With school out and the local government on hiatus, not much happened during that dead two-week period around the holidays, so let’s take a look ahead at some of the stories that will make headlines in 2020.
It’s an election year, of course, and Georgia voters will go to the polls Mar. 24 to weigh in on which Democrat to put up against Donald Trump in November. By that time, a field that once numbered over 20 will have been winnowed down to a handful of viable candidates.
March is also the time when candidates will qualify to run in local races. So far, three people—couples therapist Andrea Farnham, lawyer Kamau Hull and retired Athens Tech dean Carol Myers—have said they’re running for the District 8 seat on the Athens-Clarke County Commission that Andy Herod is giving up after three-plus terms. Meanwhile, John Knox, who represents District 8 on the school board, has announced he’s not running for re-election. All of the even-numbered seats on the commission and school board will be up for grabs. Those races are nonpartisan and will be decided alongside the Republican and Democratic primaries on May 19.
The only local partisan races that have contested primaries so far are for sheriff, where incumbent Ira Edwards is facing ACCPD Sgt. John Q. Williams on the Democratic side, and district attorney, where two Democrats, former state Rep. Deborah Gonzalez and chief assistant district attorney Brian Patterson, are vying to succeed retiring DA Ken Mauldin. Statewide, at least four candidates—trucking executive Sarah Riggs Amico, former congressional candidate John Ossoff, Clarkston Mayor Ted Terry and former Columbus mayor Teresa Tomlinson—are running against Sen. David Perdue.
November will bring contests for both of Georgia’s U.S. Senate seats, Congress, the state legislature and perhaps other partisan races. Democrat Mokah Jasmine Johnson is challenging state Rep. Houston Gaines (R-Athens)—see more on flagpole.com. That seat, along with the House District 119 seat Democrat Jonathan Wallace won in 2017 but lost to Republican Marcus Wiedower the following year, will be crucial to Democrats’ chances of flipping the chamber. Athens’ two Republican state senators and two Republican congressmen are probably safe.
Besides elections, the commission has some unfinished business from 2019. In November, the commission put off Mayor Kelly Girtz’s rushed proposal to use tax allocation districts to spur redevelopment in East Athens and the Newton Bridge Road industrial corridor until the spring. June will bring a vote to create a historic district on the west end of downtown to protect local music landmarks and the Hot Corner’s rich heritage as the center of African-American business. And work will start on the SPLOST-funded arena and the massive North Athens affordable housing project, which will transform the downtown area.
Meanwhile, in Atlanta, the legislature gaveled in Monday for its annual session. Again, it’s an election year, which means lots of posturing and not much actually getting done. With the economy showing signs of slowing down and lawmakers pondering another income tax reduction, the big question is what they’ll cut. Will budgets for K-12 and higher education take a hit?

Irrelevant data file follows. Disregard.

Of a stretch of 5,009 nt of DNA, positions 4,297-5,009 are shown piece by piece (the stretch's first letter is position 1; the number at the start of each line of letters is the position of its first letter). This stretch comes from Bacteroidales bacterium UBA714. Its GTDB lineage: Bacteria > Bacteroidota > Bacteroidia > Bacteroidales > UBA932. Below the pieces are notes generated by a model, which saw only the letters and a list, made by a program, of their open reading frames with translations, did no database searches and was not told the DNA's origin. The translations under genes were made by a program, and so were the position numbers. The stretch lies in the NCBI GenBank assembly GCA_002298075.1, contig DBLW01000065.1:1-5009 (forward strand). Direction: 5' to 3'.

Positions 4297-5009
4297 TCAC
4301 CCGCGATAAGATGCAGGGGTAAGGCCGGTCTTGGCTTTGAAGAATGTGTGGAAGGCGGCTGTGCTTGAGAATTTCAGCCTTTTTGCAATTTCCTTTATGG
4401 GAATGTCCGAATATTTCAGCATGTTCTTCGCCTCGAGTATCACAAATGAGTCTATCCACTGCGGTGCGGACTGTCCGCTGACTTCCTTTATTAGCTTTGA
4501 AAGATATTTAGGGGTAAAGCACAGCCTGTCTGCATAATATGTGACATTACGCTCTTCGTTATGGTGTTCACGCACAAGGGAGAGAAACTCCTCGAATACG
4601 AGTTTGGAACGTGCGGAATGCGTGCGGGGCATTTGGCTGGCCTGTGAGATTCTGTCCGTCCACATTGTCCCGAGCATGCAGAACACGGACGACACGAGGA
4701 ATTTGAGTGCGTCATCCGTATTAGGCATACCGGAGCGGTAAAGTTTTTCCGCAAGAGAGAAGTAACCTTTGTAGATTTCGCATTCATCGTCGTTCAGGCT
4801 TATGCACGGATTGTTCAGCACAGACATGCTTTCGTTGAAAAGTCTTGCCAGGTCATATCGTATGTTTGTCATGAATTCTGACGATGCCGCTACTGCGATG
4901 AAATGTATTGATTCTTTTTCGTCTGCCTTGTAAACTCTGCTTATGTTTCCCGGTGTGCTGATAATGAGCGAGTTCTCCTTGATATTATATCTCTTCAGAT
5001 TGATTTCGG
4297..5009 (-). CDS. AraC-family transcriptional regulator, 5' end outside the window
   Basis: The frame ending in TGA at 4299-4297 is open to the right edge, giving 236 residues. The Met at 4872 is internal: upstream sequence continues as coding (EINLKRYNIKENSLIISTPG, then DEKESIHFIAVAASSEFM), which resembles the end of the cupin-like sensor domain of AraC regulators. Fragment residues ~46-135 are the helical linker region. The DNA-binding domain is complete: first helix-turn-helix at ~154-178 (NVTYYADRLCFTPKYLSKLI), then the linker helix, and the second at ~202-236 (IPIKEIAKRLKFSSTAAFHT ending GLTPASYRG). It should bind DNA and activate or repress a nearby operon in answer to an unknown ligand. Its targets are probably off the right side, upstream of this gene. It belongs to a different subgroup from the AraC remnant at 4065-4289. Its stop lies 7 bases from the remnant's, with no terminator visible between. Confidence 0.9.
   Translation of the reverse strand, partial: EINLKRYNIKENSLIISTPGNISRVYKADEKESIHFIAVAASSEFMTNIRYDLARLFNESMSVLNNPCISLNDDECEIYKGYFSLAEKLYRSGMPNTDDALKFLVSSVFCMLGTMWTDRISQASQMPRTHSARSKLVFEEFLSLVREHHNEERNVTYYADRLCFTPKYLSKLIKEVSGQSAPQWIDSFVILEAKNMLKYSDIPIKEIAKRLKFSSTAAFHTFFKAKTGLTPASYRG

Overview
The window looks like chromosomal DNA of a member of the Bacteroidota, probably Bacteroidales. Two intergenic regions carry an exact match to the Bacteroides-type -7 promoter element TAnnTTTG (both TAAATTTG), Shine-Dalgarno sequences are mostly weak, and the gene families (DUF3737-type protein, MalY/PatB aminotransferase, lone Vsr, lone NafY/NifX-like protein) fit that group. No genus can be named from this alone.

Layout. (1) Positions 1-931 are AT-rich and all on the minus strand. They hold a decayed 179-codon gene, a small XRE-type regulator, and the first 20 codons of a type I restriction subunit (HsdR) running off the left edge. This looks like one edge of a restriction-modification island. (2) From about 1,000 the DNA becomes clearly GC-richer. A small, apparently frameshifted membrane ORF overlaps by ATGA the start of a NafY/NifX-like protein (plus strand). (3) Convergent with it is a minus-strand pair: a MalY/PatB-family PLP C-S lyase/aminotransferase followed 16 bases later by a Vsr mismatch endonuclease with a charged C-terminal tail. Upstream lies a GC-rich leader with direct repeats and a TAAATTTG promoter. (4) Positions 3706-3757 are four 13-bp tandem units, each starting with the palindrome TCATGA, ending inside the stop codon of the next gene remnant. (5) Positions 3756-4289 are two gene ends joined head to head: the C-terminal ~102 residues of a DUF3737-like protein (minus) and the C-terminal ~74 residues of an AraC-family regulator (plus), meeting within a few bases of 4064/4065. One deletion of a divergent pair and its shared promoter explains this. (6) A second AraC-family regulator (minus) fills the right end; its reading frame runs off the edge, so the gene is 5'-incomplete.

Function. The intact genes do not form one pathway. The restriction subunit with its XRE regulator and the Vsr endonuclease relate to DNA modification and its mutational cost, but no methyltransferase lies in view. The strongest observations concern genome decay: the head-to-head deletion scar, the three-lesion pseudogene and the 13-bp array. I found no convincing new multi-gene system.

And the search is on for a new District 2 school board representative to replace Frances Berry, as well as for a new school superintendent to replace the departed Demond Means. Hopefully, the community can put the past year’s unpleasantness behind us.
Odds and Ends
• Georgia’s new voting machines are available for testing in Athens through early February. Voters can try out the machines at the Board of Elections Monday through Friday from 8 a.m.–5 p.m.; at the ACC Library (2025 Baxter St.) on Jan. 9 from 8:45 a.m. to noon; at Iris Place (755 Epps Bridge Parkway) on Jan. 14 from noon to 2 p.m.; at the Athens Community Career Academy (440 Dearing Extension) on Jan. 17 from 11 a.m.–12:30 p.m.; at Ebenezer Baptist Church West (205 N. Chase St.) on Jan. 19 starting at noon until churchgoers leave; at the Miriam Moore Community Center (410 McKinley Drive) on Jan. 21 from 8 a.m. to noon; and at St. Mary’s Hospital (1230 Baxter St.) on Feb. 5 from 10 a.m. to noon.
• The ACC Housing and Community Development Department’s interim director, Haley Banjerlee, has been named to the position permanently by ACC Manager Blaine Williams. Banjerlee, a UGA graduate who has worked at HCD since 2016, was named interim director when Williams promoted Deborah Lonon to assistant manager. In addition, Williams announced that Economic Development Director Michelle Nguyen has resigned. He named manufacturing and industrial specialist Ryan Thornton as interim director.
• Creature Comforts wrapped up its 2019 Get Artistic campaign by donating $18,300 to six local artists and organizations: the Athens Area Arts Council, Athens Symphony Orchestra, Canopy Studios, Abigail West, Broderick Flanigan and tiny ATH Gallery.
• Nuçi’s Space and the Oconee Cultural Arts Foundation (OCAF) received $21,000 and $4,000 grants, respectively, from the Georgia Department of Economic Development’s Georgia Council for the Arts, according to local state Reps. Houston Gaines and Marcus Wiedower.
• Activist and former school board candidate Imani Scott-Blackwell is launching a consulting firm called Going Rogue devoted to increasing organizational capacity and preventing employee burnout at small businesses and nonprofits, with a launch event scheduled for 6 p.m. Jan. 9 at Firehall No. 2.
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